Prof. Peter Knabner1, Dr. Nadja Ray1, M.Sc. Andreas Rupp1, Dr. Alexander Prechtel1, Prof. Kai Totsche2, Prof. Ingrid Kögel-Knabner3
1University Erlangen-Nürnberg Department Mathematics, D 91058 Erlangen, Germany, 2University Jena Institute for Geosciences Geohydrology, D07749 Jena, Germany, 3Technical University Munich Chair of Soil Science, D85354 Freising, Germany
Microaggregates are the fundamental building blocks of soils and thus important for their structure, properties, and functions. Mathematically based modeling can facilitate the understanding of self-organization, formation, build-up, composition, properties, and stability of microaggregates provided that the complex coupling of biological, chemical and physical processes is taken into account.
Our model is based on a cellular automaton method (CAM) for the pore scale evolution of the solid , biomass and liquid (water, air) phases, all transport and reaction processes are described continuum mechanics based. In the CAM framework, prototypic solid building units quartz (spherical), goethite (needle-like), and illite (platy) are implemented to investigate the formation and self-organization of soil microaggregates. Interaction of these building units by means of stabilizing sticky agents (EPS) in combination with electrostatic attraction/repulsion lead to composite building units and eventually to soil microaggregates. Modern numerical techniques (DG methods) allow for the simulation of the full model The operational, comprehensive model allows rating the influencing factors for the formation of soil microaggregates and also investigating optimal aggregation conditions. Moreover, our modeling approach enables revealing the effect soil organic matter has as nucleus for the aggregation process.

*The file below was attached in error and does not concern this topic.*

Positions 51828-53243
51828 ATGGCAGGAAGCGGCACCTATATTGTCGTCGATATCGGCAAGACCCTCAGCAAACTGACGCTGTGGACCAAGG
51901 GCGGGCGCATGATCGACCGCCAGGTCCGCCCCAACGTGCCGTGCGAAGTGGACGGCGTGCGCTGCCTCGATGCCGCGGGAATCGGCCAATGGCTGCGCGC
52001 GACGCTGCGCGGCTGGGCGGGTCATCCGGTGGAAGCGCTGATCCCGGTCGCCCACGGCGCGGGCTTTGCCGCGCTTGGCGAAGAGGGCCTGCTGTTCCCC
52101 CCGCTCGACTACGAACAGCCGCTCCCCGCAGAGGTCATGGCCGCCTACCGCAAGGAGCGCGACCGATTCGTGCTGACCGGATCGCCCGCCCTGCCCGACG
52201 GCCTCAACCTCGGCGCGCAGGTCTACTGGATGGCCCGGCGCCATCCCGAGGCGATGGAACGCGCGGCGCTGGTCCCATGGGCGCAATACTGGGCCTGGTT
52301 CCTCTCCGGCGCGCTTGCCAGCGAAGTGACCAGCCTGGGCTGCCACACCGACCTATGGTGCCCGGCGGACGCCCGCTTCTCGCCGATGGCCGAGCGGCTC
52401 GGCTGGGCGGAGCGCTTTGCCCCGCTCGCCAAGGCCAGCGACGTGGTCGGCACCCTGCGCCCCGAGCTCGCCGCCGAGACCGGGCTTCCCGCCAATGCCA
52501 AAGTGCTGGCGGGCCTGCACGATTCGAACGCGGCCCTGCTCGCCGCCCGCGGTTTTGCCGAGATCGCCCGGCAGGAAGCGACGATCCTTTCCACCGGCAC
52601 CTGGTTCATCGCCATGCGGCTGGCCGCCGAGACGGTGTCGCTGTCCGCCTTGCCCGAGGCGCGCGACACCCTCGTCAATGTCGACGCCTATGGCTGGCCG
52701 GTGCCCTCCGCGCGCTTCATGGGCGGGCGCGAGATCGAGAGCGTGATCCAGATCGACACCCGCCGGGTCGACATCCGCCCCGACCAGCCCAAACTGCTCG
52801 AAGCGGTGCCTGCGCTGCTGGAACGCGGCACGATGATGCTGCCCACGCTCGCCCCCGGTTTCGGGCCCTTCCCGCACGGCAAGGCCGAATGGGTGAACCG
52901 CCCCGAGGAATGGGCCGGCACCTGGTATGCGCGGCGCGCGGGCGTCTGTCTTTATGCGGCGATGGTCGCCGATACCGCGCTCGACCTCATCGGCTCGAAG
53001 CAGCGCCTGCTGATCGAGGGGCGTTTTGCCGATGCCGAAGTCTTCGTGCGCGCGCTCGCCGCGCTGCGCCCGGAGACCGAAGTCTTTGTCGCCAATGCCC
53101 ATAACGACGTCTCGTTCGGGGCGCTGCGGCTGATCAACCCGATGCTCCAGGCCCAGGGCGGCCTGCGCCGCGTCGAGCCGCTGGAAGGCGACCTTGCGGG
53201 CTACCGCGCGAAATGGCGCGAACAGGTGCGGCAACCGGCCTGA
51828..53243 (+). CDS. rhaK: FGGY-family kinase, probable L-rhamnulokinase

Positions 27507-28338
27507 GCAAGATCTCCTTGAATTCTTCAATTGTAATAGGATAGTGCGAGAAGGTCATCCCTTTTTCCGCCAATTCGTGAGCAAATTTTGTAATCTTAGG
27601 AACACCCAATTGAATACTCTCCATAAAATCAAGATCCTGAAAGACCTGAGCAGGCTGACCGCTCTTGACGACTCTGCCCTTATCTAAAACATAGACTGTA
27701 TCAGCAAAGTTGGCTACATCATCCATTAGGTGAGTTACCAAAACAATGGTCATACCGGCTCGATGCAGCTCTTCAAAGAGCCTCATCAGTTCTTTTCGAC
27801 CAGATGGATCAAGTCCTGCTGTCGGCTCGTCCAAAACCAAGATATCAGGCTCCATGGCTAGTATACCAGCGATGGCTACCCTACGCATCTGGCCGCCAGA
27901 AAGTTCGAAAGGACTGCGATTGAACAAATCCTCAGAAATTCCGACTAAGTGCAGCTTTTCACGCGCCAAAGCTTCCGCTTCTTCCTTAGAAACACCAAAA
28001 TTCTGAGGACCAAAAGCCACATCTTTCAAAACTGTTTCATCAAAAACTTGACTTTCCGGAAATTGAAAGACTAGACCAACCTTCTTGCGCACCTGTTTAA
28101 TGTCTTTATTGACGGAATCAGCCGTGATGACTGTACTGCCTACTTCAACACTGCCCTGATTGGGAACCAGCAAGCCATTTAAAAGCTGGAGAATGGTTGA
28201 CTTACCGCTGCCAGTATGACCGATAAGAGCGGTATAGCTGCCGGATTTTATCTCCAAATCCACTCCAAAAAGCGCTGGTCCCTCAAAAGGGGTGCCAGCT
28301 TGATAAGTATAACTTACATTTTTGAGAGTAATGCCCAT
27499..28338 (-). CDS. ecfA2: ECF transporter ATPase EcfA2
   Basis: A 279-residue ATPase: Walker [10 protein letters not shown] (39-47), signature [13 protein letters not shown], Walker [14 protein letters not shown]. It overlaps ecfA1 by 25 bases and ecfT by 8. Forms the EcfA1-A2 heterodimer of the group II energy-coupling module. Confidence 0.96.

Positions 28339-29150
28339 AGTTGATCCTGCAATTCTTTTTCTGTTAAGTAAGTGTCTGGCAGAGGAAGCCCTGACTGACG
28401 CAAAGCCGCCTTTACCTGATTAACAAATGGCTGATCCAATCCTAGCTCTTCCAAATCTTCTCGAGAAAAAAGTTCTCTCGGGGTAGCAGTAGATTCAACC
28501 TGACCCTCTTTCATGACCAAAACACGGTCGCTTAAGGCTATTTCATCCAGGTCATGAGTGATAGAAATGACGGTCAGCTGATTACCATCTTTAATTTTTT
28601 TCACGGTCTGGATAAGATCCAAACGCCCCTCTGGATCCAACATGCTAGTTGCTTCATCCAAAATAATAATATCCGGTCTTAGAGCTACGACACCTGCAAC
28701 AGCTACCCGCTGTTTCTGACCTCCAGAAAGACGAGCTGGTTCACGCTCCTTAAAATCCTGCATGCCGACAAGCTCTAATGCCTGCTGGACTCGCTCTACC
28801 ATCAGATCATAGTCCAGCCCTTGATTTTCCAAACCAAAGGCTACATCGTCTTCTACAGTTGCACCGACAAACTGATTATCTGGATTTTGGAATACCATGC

Finally, soil’s characteristic properties such as porosity, effective diffusion tensors and permeabilities for the resulting complex geometries are deduced rigorously on the basis of such a detailed structure evolution and allow for Darcy scale simulations of flow and reactive transport taking into account the pore scale evolution at the level of detail described above. In this way it is possible to assess the impact of microaggregate formation on soil functions.